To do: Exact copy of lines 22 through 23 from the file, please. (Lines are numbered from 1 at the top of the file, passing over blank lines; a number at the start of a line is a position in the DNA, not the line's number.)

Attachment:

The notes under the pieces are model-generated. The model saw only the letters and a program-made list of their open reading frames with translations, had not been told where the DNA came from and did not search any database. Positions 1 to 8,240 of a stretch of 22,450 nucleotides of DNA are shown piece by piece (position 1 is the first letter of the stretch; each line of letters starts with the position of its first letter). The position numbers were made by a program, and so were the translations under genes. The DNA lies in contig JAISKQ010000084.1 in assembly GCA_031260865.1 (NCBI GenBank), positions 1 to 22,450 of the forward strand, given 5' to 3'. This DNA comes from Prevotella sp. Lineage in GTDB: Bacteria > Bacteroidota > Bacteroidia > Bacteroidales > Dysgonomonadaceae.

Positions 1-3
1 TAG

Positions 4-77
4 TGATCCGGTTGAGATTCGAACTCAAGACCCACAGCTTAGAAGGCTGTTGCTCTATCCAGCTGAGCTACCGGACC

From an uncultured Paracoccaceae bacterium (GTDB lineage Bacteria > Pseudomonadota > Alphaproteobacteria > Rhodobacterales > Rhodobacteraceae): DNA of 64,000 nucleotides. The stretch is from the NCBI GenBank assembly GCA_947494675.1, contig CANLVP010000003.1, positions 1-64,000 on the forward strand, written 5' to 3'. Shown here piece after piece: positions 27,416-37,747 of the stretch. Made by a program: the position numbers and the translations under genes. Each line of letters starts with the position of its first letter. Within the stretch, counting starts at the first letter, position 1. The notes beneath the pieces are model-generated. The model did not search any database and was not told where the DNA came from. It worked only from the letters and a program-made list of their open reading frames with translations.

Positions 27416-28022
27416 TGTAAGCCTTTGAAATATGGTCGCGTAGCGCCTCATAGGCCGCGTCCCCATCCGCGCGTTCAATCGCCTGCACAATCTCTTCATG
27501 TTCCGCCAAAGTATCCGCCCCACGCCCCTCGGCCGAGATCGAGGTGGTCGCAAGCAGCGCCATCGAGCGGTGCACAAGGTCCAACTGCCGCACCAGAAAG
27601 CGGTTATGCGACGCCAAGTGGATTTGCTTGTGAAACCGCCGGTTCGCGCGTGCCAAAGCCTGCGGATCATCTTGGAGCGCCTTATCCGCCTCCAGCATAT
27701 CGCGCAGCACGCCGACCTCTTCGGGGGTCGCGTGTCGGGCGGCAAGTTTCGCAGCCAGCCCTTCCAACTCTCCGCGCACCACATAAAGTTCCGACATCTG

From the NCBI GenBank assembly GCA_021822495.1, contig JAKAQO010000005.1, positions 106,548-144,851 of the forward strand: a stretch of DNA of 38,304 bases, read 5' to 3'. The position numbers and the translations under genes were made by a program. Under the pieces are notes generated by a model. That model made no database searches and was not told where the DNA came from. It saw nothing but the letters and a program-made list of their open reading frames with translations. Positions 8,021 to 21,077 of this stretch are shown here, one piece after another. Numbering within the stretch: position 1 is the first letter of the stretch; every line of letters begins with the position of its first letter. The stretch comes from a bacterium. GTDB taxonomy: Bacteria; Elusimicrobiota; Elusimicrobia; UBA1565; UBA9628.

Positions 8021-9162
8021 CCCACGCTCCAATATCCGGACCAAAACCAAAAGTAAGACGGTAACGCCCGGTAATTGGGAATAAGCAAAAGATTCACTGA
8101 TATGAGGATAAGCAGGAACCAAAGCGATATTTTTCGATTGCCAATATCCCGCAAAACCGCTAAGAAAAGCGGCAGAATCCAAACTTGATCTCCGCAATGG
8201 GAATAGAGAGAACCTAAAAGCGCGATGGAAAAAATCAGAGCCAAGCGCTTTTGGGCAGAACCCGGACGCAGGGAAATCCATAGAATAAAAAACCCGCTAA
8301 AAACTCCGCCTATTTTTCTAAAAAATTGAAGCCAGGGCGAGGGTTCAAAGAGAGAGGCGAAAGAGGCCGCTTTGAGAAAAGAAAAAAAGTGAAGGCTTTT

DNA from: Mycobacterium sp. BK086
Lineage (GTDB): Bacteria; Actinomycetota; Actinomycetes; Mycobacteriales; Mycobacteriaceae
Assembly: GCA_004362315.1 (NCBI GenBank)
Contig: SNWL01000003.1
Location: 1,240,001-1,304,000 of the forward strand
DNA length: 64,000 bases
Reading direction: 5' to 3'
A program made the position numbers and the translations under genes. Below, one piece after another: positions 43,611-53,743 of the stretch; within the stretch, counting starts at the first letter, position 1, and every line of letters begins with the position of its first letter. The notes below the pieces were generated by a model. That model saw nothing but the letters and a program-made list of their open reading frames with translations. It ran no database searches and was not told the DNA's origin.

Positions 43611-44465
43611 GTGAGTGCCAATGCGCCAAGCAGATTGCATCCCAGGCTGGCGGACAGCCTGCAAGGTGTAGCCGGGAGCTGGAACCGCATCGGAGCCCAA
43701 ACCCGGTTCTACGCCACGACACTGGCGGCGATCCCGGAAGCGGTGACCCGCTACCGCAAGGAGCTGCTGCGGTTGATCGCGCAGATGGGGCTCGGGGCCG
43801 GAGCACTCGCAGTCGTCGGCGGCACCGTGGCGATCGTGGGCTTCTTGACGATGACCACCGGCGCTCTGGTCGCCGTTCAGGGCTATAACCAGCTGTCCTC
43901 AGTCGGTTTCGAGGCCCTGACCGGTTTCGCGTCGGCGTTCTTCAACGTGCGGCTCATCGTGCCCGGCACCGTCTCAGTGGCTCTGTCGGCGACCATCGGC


Location: 1,240,001-1,304,000 of the forward strand
DNA length: 64,000 bases